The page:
Eight firms pre-qualified for Tanzania-Rwanda SGR line

Saturday March 19 2016

A section of the standard gauge railway in Changamwe, Kenya. Photo/Laban Walloga

A section of the standard gauge railway in Changamwe, Kenya. Photo/Laban Walloga 

By KABONA ESIARA

Eight firms have been prequalified to bid for the construction of the standard gauge railway to link the port of Dar es Salaam in Tanzania to Rwanda and Burundi as the region seeks to lower transport costs.

Details of prequalified firms to finance, design, build and operate the proposed 1,665km long railway are however scanty. The project will cost about $7.6 billion, making it one of the East African Community’s biggest railway project.

“I cannot name the firms that have been prequalified. But about 60 per cent are from China,” said Imbuchi Onyango, a technical expert on railways at the East African Community Secretariat.

The Dar es Salaam-Isaka-Kigali-Keza-Musongati railway, is a high priority project within the framework of the East African Railway Master Plan.

According to the Rwanda Transport Development Authority, at least 172 km of the route will be in Burundi and 123km in Rwanda.

There will be 407km of new alignment in Tanzania from Keza to Isaka, and 970km paralleling the existing metre-gauge line between Isaka and Dar es Salaam.

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Mr Onyango would also not reveal when governments of Rwanda, Tanzania and Burundi are likely to call for the bids, saying the African Development Bank (AfDB), the major financer of the project, has to issue a no-objection note on the prequalified firms.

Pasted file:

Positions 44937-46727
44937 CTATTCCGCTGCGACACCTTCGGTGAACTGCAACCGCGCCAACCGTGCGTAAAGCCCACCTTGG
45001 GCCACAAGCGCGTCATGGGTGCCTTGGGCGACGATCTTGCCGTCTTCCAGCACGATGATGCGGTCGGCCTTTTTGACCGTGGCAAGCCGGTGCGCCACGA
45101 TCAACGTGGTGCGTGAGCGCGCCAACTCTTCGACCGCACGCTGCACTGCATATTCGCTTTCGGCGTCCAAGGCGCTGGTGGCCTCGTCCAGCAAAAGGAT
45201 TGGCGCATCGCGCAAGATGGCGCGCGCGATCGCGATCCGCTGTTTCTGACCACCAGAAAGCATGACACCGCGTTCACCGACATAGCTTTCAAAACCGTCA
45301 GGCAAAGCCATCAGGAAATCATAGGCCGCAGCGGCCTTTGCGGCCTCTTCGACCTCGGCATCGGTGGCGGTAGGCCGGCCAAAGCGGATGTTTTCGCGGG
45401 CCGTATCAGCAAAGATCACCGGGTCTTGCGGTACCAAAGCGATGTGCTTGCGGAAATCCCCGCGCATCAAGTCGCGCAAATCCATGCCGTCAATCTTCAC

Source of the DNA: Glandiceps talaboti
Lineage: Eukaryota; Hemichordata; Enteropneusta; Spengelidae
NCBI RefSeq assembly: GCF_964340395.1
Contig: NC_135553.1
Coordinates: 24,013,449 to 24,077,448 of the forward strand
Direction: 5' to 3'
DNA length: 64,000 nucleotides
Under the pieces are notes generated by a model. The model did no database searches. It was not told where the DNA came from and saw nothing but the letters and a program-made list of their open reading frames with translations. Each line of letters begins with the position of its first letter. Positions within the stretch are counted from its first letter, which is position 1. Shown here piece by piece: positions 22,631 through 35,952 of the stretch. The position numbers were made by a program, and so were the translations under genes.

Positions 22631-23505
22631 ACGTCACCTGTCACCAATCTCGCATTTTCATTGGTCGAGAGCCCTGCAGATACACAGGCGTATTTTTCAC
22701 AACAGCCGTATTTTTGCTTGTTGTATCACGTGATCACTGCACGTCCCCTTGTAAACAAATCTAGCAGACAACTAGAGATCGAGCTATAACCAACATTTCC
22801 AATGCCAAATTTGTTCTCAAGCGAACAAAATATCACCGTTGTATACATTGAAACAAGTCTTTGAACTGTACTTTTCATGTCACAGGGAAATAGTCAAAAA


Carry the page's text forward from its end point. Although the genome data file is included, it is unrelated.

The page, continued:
Mr Onyango described the prequalified firms as experienced and financially sound and thus able to deliver the project in time.

“The list of prequalified firms has been sent to the African Development Bank for a no-objection note before they bid,” said Mr Onyango in Kigali.

The East African states are under pressure from the business community to develop an efficient railway system to reduce the costs of transport.

High transport costs in East Africa have been cited as a serious challenge to the region’s ability to compete effectively with the rest of the world in trade.

For instance, importers say it costs Rwanda on average $4,990 to import a 20ft container while the sub-Saharan average is $2,504, which makes the country uncompetitive in cross-border trade.

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